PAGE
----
In one embodiment, the present invention may be embodied as a diagnostic system for a UPS module comprising a power system comprising a battery module, an inverter module, and a transformer module, where the power system is arranged between a utility power supply supplying a utility power signal and a communications system comprising at least one load. In this embodiment, the diagnostic system comprises a battery diagnostic module, an inverter diagnostic module, a utility diagnostic module, and a transformer diagnostic module. The battery diagnostic module is configured to generate battery diagnostic information based on at least one operating characteristic of at least one element of the battery module. The battery diagnostic information comprises current status information indicative of performance of the battery module if the power system is operated in a standby mode when the battery diagnostic information is generated and projected status information indicative of projected performance of the battery module should the power system be operated in standby mode at some point in time after the diagnostic information is generated. The inverter diagnostic module is configured to generate inverter diagnostic information based on at least one operating characteristic of at least one element of the inverter module. The inverter diagnostic information is indicative of mean time between failure of the inverter module. The utility diagnostic module is configured to generate utility diagnostic information based on at least one operating characteristic of at least one element of the utility power signal supplied by the utility power supply. The transformer diagnostic module is configured to generate transformer diagnostic information based on at least one operating characteristic of at least one element of the transformer module. The transformer diagnostic information is indicative of mean time between failure of the transformer module.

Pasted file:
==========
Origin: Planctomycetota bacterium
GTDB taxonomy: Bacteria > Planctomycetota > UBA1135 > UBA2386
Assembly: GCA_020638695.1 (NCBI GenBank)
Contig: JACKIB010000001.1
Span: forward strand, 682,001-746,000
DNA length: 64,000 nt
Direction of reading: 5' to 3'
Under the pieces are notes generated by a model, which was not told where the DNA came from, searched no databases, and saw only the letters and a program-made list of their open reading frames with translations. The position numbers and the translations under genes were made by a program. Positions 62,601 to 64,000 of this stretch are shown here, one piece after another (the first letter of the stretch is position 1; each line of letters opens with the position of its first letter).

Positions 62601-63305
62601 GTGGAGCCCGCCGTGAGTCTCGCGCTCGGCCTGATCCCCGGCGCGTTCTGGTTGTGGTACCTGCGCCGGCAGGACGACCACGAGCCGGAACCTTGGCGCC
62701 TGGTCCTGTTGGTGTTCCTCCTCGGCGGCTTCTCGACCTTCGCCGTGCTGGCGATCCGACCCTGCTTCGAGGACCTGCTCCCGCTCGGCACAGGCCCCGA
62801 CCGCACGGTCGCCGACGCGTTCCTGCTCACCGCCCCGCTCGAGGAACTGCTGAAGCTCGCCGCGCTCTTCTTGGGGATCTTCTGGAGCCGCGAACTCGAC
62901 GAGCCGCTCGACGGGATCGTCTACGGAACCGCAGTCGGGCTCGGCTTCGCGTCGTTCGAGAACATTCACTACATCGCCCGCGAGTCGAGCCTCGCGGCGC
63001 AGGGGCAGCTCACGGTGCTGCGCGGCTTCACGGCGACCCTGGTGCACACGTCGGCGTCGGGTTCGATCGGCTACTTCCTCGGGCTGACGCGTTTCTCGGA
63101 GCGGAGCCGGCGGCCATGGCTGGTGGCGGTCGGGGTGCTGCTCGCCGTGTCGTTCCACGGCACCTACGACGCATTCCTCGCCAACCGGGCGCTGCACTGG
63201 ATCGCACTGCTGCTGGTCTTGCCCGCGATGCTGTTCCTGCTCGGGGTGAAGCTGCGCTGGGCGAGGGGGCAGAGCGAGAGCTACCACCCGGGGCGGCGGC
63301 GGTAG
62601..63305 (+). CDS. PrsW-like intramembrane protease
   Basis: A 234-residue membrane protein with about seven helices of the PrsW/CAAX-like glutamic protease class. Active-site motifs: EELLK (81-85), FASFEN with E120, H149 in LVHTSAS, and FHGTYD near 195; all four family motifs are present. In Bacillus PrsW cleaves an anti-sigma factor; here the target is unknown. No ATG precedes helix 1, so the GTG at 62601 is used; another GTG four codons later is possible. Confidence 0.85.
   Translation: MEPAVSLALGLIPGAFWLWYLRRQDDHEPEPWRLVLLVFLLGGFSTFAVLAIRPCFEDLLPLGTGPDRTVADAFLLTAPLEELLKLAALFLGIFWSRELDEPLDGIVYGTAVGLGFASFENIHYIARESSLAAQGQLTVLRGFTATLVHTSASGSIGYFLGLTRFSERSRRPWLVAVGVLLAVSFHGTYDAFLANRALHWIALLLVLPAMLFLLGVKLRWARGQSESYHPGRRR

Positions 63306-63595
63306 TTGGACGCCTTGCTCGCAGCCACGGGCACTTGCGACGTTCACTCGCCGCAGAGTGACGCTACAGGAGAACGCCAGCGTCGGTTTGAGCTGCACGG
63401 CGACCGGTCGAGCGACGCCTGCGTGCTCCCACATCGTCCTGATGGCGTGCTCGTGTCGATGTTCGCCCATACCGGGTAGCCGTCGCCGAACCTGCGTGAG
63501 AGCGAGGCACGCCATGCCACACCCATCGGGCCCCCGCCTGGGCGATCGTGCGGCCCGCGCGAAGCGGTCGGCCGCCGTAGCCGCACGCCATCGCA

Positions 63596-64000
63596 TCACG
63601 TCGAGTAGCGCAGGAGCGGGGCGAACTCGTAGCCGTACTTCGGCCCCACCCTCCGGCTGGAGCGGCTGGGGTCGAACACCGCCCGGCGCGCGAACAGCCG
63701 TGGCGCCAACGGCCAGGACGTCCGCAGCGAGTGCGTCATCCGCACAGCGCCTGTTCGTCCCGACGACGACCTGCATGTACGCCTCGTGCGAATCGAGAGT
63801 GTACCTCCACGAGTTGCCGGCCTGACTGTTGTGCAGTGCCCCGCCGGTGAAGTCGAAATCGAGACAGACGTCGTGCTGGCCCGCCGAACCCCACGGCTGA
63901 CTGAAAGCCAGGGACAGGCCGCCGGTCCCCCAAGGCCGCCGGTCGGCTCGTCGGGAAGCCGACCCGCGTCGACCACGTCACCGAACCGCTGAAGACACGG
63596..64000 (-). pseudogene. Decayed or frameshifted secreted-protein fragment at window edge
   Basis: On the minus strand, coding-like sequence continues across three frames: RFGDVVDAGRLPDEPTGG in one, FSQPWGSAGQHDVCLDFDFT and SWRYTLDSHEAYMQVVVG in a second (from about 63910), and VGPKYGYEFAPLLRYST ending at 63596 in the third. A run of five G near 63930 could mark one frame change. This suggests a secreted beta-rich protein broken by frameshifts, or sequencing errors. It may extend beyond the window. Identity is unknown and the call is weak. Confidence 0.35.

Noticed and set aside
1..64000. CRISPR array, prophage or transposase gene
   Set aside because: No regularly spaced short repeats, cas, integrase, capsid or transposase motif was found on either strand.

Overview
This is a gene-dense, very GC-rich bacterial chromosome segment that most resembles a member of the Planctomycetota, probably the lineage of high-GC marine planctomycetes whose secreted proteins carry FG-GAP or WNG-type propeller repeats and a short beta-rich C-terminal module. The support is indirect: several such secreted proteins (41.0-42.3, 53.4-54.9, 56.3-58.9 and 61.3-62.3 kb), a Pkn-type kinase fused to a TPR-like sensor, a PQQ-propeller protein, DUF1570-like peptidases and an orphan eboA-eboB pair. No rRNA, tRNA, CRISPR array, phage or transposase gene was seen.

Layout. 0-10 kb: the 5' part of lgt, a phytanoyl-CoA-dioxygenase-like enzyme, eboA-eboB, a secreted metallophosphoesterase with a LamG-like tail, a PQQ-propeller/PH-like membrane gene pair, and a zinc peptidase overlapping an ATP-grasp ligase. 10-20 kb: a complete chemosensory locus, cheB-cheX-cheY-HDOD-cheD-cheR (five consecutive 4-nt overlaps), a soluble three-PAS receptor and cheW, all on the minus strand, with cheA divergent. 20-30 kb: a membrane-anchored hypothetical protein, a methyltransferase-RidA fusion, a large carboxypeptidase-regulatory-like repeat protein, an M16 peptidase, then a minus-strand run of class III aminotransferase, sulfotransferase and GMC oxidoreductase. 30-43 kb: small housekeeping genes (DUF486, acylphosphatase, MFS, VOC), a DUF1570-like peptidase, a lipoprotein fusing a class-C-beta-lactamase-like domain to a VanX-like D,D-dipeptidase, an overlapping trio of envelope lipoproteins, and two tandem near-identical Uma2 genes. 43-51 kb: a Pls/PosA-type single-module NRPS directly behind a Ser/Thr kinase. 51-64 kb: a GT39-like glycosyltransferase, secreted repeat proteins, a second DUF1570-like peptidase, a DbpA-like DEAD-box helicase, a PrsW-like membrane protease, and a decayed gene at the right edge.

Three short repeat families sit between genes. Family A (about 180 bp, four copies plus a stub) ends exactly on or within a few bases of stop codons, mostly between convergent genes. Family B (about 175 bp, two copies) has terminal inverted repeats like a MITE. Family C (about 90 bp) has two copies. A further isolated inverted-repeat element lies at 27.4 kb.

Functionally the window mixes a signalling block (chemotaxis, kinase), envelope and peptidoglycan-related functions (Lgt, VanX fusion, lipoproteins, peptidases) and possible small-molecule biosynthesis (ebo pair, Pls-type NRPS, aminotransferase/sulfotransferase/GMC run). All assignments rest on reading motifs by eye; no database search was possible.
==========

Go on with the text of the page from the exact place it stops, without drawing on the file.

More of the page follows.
The present invention may also be embodied as a method for generating diagnostic information from a UPS module comprising a power system comprising a battery module, an inverter module, and a transformer module, where the power system is arranged between a utility power supply supplying a utility power signal and a communications system comprising at least one load, the method comprising the following steps. Battery diagnostic information is generated based on at least one operating characteristic of at least one element of the battery module. The battery diagnostic information comprises current status information indicative of performance of the battery module if the power system is operated in the standby mode when the battery diagnostic information is generated and projected status information indicative of projected performance of the battery module should the power system be operated in standby mode at some point in time after the diagnostic information is generated. Inverter diagnostic information is generated based on at least one operating characteristic of at least one element of the inverter module, where the inverter diagnostic information is indicative of mean time between failure of the inverter module. Utility diagnostic information is generated based on at least one operating characteristic of at least one element of the utility power signal supplied by the utility power supply. Transformer diagnostic information is generated based on at least one operating characteristic of at least one element of the transformer module. The transformer diagnostic information is indicative of mean time between failure of the transformer module.